Leaving a Legacy

JACKSONVILLE, Fla. - Jarvis Summers wasn’t Andy Kennedy’s first choice.

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But now he’s among his favorite players to ever coach.

Kennedy signed Summers in the fall of 2010. Ole Miss was the only high-major offer for the now-senior Rebel guard, who has since gone on to become just the fourth player in SEC history with 1,600 career points and 500 career assists.

Summers jumped at the opportunity. And when he did, he made a commitment to himself to show all the schools that passed on him how big of a mistake they made.

“I just told myself I was going to outwork my opponents and show everybody they should have picked me first,” said Summers, who heads the seventh senior class in Ole Miss history with two NCAA tournament trips.

“But it worked out well. I’m here.”

But he almost wasn’t.

Summers ranked behind, among others, higher-rated prospects Rashad Madden and Shane Larkin on Ole Miss’ recruiting board. Madden was actually the top target for the Rebels and was expected to sign with Kennedy and staff before instead opting for Arkansas at the last minute. Larkin upped with Miami (Fla.).

Ultimately, Kennedy had to settle for the under-the-radar guard just down the road.

Good thing, too.

“Jarvis Summers, to me, is a guy that has maxed his potential,” Kennedy said. “I believe that. I think we were the only high-major to offer. He’s a guy that came in and has really, really worked. He’s been steady since day one. He’s had his ups and downs. He’s always owned it.”

“I respect A.K. to the max,” Summers said. “He gave me a chance to play for my home state. I’m just thankful to be here.”

No player currently on the roster has the trust of Kennedy more than Summers. This season is proof positive.

After a year in which he earned All-SEC honors and averaged 17.3 points per game, Summers is scoring a little over 12 points and is shooting under 34 percent from the floor. He’s scored single-digit points in 14 games, and his long-range stroke has all but disappeared. He’s shooting 25 percent from 3 as a senior, down from 42.3 percent a year ago.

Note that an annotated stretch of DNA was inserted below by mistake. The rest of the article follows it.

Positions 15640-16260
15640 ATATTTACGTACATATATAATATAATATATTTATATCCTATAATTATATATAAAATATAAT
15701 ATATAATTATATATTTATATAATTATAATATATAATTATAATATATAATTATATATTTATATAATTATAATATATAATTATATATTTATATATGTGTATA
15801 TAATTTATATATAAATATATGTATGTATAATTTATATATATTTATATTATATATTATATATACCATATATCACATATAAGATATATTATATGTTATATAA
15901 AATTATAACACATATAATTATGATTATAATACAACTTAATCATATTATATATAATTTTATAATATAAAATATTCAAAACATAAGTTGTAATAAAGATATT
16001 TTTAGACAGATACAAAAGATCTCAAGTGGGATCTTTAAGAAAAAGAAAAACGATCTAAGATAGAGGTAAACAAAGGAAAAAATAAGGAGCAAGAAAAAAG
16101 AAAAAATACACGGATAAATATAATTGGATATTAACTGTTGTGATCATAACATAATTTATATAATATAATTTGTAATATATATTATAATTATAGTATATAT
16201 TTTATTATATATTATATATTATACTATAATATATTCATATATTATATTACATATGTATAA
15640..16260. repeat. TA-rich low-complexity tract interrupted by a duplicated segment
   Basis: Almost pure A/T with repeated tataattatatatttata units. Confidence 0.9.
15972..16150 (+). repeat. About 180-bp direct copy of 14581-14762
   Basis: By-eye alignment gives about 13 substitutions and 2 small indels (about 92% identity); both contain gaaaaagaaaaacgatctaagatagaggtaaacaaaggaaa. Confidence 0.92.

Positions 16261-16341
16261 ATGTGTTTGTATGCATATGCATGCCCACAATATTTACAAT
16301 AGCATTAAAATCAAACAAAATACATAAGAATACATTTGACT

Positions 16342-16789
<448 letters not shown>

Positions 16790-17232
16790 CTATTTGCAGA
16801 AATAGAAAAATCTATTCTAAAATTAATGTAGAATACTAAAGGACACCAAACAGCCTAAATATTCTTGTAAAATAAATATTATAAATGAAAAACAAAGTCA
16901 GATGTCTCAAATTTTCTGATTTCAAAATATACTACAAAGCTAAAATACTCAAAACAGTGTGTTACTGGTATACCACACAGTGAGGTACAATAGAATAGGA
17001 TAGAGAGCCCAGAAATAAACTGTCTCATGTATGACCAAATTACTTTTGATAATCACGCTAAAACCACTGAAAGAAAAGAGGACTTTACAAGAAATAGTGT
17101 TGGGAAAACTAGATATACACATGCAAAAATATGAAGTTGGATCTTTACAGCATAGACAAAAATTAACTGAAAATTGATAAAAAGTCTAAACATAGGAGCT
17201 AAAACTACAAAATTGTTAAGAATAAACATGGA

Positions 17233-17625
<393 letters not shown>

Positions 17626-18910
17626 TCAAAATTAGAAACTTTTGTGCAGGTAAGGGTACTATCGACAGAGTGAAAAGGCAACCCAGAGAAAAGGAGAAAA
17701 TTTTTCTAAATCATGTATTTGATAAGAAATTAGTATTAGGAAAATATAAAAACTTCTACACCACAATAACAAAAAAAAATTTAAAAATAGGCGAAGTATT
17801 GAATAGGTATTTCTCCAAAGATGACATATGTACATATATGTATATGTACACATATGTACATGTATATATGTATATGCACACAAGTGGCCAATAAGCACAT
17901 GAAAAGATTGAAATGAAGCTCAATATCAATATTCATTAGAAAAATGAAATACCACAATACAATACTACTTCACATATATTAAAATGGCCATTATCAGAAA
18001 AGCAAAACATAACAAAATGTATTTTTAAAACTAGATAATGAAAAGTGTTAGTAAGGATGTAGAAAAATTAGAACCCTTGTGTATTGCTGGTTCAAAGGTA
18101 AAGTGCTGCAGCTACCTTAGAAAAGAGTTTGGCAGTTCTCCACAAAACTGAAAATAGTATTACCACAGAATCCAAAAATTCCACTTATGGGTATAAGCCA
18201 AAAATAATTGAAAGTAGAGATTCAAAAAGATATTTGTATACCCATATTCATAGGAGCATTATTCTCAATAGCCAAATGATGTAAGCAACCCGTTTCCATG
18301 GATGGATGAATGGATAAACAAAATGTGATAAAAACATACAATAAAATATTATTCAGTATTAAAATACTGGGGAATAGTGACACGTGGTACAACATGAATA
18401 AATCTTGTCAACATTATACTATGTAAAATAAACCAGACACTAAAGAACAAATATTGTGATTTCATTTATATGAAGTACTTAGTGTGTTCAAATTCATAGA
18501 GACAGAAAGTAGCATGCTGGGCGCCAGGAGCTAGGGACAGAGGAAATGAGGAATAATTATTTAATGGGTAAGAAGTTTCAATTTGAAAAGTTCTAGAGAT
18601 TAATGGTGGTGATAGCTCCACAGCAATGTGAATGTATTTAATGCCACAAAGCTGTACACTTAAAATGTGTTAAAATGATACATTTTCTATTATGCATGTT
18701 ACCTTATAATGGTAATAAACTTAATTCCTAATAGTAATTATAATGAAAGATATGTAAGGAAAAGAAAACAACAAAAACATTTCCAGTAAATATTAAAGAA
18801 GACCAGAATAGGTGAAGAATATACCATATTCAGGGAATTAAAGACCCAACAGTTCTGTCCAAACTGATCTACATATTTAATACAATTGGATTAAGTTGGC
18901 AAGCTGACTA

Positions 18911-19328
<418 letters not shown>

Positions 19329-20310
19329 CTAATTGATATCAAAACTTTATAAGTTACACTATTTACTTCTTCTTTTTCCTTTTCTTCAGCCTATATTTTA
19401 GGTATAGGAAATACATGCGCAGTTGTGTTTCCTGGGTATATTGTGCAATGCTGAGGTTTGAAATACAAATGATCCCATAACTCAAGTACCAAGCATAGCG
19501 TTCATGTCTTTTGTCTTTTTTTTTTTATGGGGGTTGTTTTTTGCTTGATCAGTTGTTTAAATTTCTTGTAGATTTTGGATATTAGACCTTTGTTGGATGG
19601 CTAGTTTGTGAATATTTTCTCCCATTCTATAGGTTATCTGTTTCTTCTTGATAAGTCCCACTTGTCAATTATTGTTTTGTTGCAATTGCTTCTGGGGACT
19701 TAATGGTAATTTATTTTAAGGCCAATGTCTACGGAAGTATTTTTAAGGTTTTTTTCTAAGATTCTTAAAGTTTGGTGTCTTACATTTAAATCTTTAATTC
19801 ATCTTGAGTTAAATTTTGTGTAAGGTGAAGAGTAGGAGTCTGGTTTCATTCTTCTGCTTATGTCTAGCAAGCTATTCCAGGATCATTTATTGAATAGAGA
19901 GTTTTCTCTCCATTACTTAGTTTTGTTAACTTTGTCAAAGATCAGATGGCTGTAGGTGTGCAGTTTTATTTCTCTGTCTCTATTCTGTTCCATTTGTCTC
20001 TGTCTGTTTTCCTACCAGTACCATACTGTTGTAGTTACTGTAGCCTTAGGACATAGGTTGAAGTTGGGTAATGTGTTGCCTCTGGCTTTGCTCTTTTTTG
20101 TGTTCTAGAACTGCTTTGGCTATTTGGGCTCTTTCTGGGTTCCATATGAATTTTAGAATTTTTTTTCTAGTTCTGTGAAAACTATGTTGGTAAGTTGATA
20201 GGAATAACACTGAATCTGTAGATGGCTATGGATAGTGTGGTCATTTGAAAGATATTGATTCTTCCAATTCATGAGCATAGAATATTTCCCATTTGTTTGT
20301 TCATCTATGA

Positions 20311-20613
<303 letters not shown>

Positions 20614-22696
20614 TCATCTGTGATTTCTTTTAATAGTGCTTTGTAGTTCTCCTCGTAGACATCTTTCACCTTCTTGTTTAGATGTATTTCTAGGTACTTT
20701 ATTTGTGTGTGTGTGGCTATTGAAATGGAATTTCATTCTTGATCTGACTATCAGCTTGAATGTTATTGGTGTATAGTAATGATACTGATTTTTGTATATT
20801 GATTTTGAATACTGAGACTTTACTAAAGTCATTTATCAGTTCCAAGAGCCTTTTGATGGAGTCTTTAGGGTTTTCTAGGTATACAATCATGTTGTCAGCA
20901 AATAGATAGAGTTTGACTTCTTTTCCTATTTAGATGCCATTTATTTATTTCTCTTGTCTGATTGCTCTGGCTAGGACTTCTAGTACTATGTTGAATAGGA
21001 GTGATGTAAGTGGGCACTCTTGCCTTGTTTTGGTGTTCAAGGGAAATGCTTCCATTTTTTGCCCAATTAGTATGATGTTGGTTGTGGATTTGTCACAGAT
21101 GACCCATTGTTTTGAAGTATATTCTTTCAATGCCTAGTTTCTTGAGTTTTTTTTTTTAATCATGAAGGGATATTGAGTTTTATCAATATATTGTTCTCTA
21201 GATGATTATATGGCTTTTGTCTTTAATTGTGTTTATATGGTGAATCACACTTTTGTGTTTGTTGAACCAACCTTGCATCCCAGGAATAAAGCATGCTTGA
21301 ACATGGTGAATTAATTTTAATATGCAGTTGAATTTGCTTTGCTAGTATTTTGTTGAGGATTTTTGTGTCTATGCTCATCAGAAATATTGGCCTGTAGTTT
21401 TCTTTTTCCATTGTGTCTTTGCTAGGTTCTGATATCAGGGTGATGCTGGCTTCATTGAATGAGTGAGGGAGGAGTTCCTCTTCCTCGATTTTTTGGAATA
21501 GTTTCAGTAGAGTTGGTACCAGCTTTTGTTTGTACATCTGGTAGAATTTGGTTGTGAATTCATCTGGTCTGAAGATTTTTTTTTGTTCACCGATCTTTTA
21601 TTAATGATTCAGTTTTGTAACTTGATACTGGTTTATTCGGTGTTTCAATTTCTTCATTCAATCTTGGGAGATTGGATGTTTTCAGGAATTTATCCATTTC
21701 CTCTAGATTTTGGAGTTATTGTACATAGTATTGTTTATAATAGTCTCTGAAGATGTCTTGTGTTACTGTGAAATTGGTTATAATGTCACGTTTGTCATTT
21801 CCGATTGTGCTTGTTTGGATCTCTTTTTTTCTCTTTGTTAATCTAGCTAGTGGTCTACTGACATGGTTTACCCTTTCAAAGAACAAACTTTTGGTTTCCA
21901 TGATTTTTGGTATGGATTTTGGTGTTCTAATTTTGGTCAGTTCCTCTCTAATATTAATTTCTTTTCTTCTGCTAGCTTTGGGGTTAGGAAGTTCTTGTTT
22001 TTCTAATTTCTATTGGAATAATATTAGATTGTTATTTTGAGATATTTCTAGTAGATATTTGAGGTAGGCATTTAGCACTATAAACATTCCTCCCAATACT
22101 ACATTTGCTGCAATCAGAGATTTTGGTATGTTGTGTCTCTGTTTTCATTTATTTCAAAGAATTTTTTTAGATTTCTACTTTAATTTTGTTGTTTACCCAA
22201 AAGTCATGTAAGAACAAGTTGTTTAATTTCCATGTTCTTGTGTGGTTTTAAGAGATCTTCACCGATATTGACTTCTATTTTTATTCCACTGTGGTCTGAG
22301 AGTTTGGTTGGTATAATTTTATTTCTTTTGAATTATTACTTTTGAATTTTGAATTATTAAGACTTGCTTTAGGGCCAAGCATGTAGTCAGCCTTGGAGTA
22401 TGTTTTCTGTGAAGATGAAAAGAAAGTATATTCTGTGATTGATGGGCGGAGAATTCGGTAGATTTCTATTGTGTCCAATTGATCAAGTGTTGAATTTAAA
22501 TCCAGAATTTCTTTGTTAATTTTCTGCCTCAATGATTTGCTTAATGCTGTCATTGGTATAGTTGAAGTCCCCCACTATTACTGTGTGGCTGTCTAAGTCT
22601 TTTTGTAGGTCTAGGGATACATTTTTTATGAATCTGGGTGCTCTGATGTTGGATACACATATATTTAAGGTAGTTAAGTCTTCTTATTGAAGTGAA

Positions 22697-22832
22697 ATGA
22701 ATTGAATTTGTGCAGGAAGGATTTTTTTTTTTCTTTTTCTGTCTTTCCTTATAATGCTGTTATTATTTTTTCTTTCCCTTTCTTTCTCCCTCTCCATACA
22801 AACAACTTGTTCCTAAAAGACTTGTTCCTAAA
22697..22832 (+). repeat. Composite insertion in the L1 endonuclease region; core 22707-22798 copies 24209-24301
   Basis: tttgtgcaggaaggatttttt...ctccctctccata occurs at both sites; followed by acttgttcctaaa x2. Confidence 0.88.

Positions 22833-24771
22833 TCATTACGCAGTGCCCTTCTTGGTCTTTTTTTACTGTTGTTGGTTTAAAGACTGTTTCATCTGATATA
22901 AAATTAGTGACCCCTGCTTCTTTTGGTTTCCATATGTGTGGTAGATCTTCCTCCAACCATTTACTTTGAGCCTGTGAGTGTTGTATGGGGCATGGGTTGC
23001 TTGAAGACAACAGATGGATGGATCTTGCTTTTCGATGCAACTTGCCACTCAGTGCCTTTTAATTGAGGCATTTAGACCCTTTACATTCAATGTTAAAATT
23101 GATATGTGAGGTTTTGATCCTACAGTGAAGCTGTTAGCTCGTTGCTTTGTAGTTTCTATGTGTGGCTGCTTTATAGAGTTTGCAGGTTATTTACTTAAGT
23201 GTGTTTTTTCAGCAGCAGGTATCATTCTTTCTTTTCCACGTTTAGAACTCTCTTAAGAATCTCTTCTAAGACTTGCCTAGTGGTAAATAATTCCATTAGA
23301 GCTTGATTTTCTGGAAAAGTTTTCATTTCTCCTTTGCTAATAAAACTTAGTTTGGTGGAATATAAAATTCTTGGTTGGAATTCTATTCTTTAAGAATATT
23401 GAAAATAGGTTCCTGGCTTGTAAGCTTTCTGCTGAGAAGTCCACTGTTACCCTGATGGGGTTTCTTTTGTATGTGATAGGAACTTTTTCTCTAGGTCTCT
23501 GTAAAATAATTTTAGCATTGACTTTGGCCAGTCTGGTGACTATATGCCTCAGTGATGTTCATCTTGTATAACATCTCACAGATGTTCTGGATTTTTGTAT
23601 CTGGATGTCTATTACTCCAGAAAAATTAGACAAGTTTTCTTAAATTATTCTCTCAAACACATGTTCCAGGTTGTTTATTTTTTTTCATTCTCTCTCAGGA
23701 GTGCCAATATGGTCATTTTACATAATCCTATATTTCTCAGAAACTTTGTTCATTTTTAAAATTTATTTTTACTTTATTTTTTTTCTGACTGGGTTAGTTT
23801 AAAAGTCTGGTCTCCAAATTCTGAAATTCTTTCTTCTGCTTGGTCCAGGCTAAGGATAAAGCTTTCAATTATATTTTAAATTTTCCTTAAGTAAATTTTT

Granted, he’s dealt with an ankle injury, back spasms and other various ailments, but his issues – as both Kennedy and Summers will admit – have been principally rooted in a lack of confidence in his shot.

“It’s crazy, but you can’t make excuses in this game,” Summers said. “You’ve got to keep moving forward and take care of your body and do whatever it takes to get a win.

“I’m OK. It’s the end of the season. Whatever it takes. If I’ve got to score zero points but with 10 assists, that’s what I’ll do.”

Summers was 1 for 11 in the first half against BYU in the first round of the NCAA tournament Tuesday night. The Rebels trailed by 17 and their season was a half away from being over. Other coaches might have been tempted to sit Summers in favor of capable backup Terence Smith.

Not Kennedy.

“I said, ‘Dude, I’m riding with you, man. You’ve put us in this position. You’ve earned that. I trust you. Go make plays, man,’” Kennedy said. “He captained the ship. That’s what he did.”

Summers responded with 11 points on 5 of 21 from the floor. But his final numbers went far beyond scoring. He influenced the game in others ways, picking up his second career double-double with 10 assists. He turned the ball over only once while also adding five rebounds.

With the win the Rebels advanced to play Xavier in the second round today at 3:10 CST on TBS.

“Going into the tournament, it’s a new season,” Summers said. “The regular season, that’s in the past now. I can’t go back. I’ve got to keep moving forward, continue to work and do whatever I got to do.”

Whenever Ole Miss’ time runs out in the NCAA tournament, whether it be today or in the national championship game in Indianapolis, Ind., Kennedy will soon have to say goodbye to his lead guard. His captain. One of the most accomplished players in Ole Miss history.

And the one who almost got away.

“I just want to go down as one of the best at the position and as one of the best winners in (Ole Miss) history,” he said. “I didn’t know coming out of high school. I’m blessed to be here.”

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